New Cigarette Warnings Get Graphic

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One of the new cigarette warning labels that will debut by next fall

WASHINGTON, D.C. — For 25 years, warning labels on cigarettes have gone largely unnoticed. As required by the Family Smoking and Tobacco Control Act, the Food and Drug Administration (FDA) has enacted a final rule that requires graphic health warnings on all cigarette packages and advertisements starting in fall 2012.

The new warnings combine graphic images with bolded comments like “Cigarettes Cause Cancer” to speak directly to the harmful effects of tobacco products. While the graphic images displayed on the new warning labels may be disturbing to some, the World Health Organization has concluded that “health warnings on tobacco packages increase smokers’ awareness of their risk. Use of pictures with graphic depictions of disease and other negative images has greater impact than words alone.”


“The most important step a person can take to improve their health is to quit smoking,” says Deb Brown, President and CEO of the American Lung Association of the Mid-Atlantic. “In New Jersey, the adult smoking rate is 15.8% and the high school smoking rate is 17%. We have to invest in smoking cessation to prevent disease, save lives and reduce health costs.”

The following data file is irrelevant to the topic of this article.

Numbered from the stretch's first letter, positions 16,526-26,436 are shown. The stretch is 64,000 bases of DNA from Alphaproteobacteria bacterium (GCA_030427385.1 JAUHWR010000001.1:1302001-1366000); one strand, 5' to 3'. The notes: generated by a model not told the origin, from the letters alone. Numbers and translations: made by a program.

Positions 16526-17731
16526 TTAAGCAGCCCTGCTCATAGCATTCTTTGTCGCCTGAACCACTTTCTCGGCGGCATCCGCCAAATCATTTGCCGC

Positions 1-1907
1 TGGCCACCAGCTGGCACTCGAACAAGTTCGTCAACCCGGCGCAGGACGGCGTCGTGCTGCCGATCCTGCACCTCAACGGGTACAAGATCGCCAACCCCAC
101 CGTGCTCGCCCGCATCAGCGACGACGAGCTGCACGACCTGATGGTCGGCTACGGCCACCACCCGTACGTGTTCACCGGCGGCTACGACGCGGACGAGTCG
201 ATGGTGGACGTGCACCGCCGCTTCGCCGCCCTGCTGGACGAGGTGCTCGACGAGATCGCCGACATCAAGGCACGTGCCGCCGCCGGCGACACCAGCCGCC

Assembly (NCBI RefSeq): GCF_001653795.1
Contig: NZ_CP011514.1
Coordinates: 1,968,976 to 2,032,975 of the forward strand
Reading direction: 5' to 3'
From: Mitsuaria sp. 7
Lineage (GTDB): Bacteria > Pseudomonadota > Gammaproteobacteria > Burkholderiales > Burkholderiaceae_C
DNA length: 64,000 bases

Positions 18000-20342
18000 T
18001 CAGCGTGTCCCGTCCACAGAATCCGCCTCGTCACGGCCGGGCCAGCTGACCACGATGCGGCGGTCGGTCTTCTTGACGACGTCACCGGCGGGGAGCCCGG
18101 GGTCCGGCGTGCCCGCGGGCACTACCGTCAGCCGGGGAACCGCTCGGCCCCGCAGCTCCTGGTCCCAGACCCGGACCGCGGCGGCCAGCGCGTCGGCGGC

U.S. Senator Frank R. Lautenberg (D-NJ), who first introduced legislation in the Senate to strengthen warnings on cigarette labels in 1997, applauded the new graphic labels.

“For decades, Big Tobacco got away with slick marketing campaigns that fooled the public into thinking smoking was glamorous – and now we’re turning the tables on them. Each time a smoker reaches for a pack of cigarettes, the deadly truth will be staring them in the face,” Lautenberg said. “I applaud the FDA for breathing new life into our country’s efforts to alert the public to the lethal consequences of tobacco addiction. I’ve been working for over a decade to make these warning labels a reality, and I believe the FDA has taken a crucial step to make people – especially teenagers – think twice before lighting up.”

To get help to stop smoking, call 1-800-QUIT-NOW.

For assistance with quitting smoking or for additional questions about lung health, you can also call the American Lung Association’s Lung HelpLine at 1-800-548-8252.

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